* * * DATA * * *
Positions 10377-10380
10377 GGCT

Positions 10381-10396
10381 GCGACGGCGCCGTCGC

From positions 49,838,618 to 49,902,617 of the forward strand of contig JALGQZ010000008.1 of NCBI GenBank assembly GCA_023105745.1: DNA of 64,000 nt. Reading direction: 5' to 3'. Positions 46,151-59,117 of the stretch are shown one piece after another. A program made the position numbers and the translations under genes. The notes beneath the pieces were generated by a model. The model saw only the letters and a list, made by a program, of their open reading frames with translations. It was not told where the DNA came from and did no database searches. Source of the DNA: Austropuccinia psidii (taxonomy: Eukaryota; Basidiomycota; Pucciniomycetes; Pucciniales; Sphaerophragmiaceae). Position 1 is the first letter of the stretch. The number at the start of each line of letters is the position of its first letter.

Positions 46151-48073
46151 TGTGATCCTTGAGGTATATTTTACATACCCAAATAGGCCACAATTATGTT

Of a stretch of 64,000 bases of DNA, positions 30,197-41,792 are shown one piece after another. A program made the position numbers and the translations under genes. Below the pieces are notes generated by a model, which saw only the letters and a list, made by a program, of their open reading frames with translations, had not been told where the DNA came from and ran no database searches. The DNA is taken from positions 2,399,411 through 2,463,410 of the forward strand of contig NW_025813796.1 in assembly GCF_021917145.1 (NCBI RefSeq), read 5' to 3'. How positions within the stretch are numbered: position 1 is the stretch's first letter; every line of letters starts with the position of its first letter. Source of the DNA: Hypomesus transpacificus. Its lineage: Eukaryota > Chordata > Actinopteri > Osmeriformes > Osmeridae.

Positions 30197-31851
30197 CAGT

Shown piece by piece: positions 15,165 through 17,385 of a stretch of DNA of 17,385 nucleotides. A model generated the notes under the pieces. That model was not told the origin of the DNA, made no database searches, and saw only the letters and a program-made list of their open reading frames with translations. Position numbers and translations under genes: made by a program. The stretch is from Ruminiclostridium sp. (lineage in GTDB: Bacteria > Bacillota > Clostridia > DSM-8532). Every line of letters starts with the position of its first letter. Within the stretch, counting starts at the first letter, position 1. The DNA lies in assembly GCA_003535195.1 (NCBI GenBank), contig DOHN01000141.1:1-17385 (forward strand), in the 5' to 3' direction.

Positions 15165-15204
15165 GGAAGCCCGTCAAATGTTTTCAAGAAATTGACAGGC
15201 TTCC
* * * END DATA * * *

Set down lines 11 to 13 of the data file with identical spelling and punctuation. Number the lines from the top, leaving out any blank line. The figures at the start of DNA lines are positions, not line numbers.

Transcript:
Shown piece by piece: positions 15,165 through 17,385 of a stretch of DNA of 17,385 nucleotides. A model generated the notes under the pieces. That model was not told the origin of the DNA, made no database searches, and saw only the letters and a program-made list of their open reading frames with translations. Position numbers and translations under genes: made by a program. The stretch is from Ruminiclostridium sp. (lineage in GTDB: Bacteria > Bacillota > Clostridia > DSM-8532). Every line of letters starts with the position of its first letter. Within the stretch, counting starts at the first letter, position 1. The DNA lies in assembly GCA_003535195.1 (NCBI GenBank), contig DOHN01000141.1:1-17385 (forward strand), in the 5' to 3' direction.

Positions 15165-15204
15165 GGAAGCCCGTCAAATGTTTTCAAGAAATTGACAGGC